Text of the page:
The numbers are so big they almost sound unreal: a $375 million loss for American, $91 million loss for Southwest, and a projected $2 billion loss for the industry as a whole—and that's just the first quarter of the year. But often it's difficult to separate the real-life consequences of the numbers from the numbers themselves. After all, the airlines are still flying, right, so what do these big losses mean for travelers?
One of the major effects we've already seen is capacity reductions. These act as a tourniquet on an airline's hemorrhaging budget (forgive the metaphor). But as we also know, airlines can't cut capacity fast enough, and the declining passenger demand is outpacing the cutbacks airlines are making.
So what about the future, then? Well, airlines can't keep losing money forever, and will have to trim expenses in other ways. For example, upon announcing its first-quarter loss, Southwest also unveiled an employee buyout program. How this will affect travelers is anyone's guess, and depends on who takes the buyout. It could mean fewer flight attendants or baggage handlers, or a change behind the scenes that has less obvious implications. The carrier also froze salaries and hiring at the senior level.
American, for its part, is postponing proposed ticket agent layoffs (it currently employs more than it needs) and will instead reduce costs through other means. In a letter to employees, Tom Del Valle, American's senior vice president of domestic airport services, wrote, "We will work to mitigate the overage through other means - reducing overtime, developing more efficient work schedules, shortening part-time shifts, soliciting timecard leave, [and] conducting training on scheduled shifts."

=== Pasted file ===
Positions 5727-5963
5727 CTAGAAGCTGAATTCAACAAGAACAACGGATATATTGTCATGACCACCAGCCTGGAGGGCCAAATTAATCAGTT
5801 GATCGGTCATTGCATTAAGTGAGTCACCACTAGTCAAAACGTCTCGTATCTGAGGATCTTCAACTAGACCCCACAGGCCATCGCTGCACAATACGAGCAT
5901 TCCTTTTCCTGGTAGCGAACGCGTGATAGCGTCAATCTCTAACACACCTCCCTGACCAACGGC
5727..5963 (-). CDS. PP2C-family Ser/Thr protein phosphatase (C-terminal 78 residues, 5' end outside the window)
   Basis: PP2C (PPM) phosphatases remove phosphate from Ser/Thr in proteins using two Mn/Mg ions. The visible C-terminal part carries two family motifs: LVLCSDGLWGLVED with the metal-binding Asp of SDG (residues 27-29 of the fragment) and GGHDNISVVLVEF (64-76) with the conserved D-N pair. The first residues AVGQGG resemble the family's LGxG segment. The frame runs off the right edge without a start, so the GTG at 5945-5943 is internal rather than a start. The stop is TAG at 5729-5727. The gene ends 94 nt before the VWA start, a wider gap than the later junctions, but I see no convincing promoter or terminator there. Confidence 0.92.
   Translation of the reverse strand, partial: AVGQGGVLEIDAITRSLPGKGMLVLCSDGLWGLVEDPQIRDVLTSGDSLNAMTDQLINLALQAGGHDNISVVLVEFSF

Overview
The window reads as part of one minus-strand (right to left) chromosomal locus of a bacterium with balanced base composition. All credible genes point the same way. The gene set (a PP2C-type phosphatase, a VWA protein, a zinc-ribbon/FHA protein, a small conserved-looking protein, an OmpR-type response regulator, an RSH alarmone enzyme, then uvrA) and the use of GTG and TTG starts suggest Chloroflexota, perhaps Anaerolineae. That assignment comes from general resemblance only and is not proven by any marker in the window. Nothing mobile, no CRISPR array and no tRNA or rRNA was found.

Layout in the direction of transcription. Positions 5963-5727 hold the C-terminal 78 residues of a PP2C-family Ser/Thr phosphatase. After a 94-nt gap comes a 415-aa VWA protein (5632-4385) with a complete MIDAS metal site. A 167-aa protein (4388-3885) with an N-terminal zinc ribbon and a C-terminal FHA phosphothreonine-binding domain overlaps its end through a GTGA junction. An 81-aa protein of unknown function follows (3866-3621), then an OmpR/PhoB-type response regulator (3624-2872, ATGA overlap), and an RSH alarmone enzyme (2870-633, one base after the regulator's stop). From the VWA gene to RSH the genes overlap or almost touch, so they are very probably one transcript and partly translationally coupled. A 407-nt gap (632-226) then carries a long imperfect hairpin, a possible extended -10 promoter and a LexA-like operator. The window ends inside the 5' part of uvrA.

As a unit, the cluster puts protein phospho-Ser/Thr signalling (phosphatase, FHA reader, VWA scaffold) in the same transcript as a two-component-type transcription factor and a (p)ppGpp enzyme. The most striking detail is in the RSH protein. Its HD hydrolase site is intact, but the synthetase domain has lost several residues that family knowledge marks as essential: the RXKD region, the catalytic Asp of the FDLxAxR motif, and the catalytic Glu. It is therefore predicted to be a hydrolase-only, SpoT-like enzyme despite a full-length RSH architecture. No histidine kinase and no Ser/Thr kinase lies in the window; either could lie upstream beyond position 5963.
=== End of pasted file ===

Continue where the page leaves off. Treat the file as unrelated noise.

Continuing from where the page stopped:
Of course, the big elephant in the room is the B-word: Bankruptcy. As my colleague Tim Winship reported not too long ago, all these losses, coupled with an ongoing economic slump, could lead to weaker airlines succumbing to bankruptcy protection or, in the worst cases, liquidation.
But all is not doom and gloom—at least for the airlines. So far, fees have helped airlines protect themselves from posting truly gargantuan losses (According to American CEO Gerald Arpey, "The various service charges we implemented last year have also been helpful, generating hundreds of millions of dollars in incremental revenue"). Sure, fees are no fun for us, but they're crucial to the airlines right now. Expect fees to remain.
And in that same letter to employees, American's Tom Del Valle cited "recent fare activity resulting in booking stimulation" and said "we are optimistic that the changes underway will result in traffic growth over the summer." Hopefully he's right!